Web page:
I turn now to a brief examination of the provisions of the bill. Part I. of the bill deals with preliminary matters such as date of commencement and definitions. Part II. gives the convention the force of law and contains a number of additional provisions necessary to supplement and give proper effect to the provisions of the convention itself. For example, under the convention the general rule is that an action may only be brought in the courts of the contracting State where the damage occurred and the State where the action is brought is obliged to take all possible measures to consolidate actions arising out of the same incident for disposal in a single proceeding before the same court. The provisions of Part II. relating to jurisdiction and consolidation of actions are designed to give effect to this obligation. The convention also leaves it open to each State to apply its own rules as to who may bring such actions, what are the various claimants' respective rights and precisely what elements of damage are recoverable. The bill, therefore, contains supplementary provisions for this purpose.

The usual regulation-making power is included to authorize regulations necessary for carrying out and giving effect to the convention. There are a number of specific procedural and evidentiary matters which could not be conveniently provided for in the bill or the need for which will only be determined in the light of experience. The regulation-making power expressly includes matters of this nature. For example.

Chapter III. of the convention, as we have seen, leaves it to each State to decide whether it will require foreign operators to insure against liability under the convention. If a State so decides, its insurance requirements must comply with the principles laid down in the convention. In the event of Australia requiring such insurance a number of detailed rules will be necessary in relation to such matters as the carriage in aircraft of documents relating to insurance, the exercise of discretionary powers provided for in the convention, for example, to decide whether the insurance effected is satisfactory or whether certificates will be required from appropriate authorities as to the financial stability of an insurer, and the form of documents required in connexion with insurance. These requirements can be prescribed by regulation.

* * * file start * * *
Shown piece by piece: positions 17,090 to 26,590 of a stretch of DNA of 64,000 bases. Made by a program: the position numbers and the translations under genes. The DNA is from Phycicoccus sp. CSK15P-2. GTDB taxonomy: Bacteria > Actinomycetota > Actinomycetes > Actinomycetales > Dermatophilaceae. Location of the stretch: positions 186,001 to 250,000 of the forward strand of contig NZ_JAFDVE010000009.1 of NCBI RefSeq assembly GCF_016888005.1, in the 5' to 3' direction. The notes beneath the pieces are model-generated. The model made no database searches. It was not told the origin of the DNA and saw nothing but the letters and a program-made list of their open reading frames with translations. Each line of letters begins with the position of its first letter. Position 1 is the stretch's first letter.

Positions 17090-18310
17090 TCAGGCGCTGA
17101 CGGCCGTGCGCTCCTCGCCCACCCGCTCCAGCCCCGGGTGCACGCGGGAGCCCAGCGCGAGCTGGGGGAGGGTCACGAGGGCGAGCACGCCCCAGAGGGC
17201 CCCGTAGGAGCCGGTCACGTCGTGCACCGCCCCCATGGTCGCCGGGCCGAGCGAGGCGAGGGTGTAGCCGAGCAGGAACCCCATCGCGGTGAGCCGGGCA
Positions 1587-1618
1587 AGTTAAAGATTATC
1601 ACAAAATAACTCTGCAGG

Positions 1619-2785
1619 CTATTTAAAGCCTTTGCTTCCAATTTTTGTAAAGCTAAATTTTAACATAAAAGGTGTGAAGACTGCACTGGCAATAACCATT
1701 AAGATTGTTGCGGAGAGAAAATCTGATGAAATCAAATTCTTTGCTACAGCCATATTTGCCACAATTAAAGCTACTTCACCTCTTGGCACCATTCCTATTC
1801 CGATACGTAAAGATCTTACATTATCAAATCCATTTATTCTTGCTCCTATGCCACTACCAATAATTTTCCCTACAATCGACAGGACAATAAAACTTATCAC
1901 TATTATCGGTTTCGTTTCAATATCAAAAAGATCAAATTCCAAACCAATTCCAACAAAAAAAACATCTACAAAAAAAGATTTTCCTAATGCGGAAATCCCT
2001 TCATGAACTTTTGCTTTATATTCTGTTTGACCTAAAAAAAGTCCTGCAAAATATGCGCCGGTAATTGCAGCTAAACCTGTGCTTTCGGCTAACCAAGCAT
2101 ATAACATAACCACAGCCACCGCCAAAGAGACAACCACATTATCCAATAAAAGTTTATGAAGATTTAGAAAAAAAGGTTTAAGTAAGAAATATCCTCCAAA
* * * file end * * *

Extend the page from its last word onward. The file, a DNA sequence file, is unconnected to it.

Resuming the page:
Part III. of the bill extends certain of the basic principles of the convention to two further classes of aircraft engaged in international air commerce, namely -

(a)   Australian aircraft on the domestic portion of an international flight; and

(b)   foreign aircraft of a non-contracting

State in flight over Australian territory.

Australian aircraft engaged in international flight are governed by the convention on all stages of their international flight over the territory of contracting States, except when flying within Australia. It is obviously reasonable and desirable that Australian aircraft engaged in international flights, particularly Qantas aircraft, should be subject to the same rules of liability and the same insurance requirements during the whole course of their international operations.

The bill does not apply to damage caused by aircraft engaged in purely domestic air transport but the desirability of further extending its provisions to all damage caused by aircraft is receiving careful consideration.

Adoption of the convention will be of advantage to Australia's international operator, since eventually it will establish uniform rules of liability in many countries over which Qantas operates, thus facilitating insurance arrangements and ensuring a limit of liability in the event of an unprecedented catastrophe. It will also be of substantial advantage to Australian victims of damage caused by aircraft, since they will be able to recover from foreign operators without proving negligence and without the necessity of suing in foreign courts up to relatively very high limits. For these reasons I recommend the bill to honorable members.

Debate (on motion by Mr. Calwell) adjourned.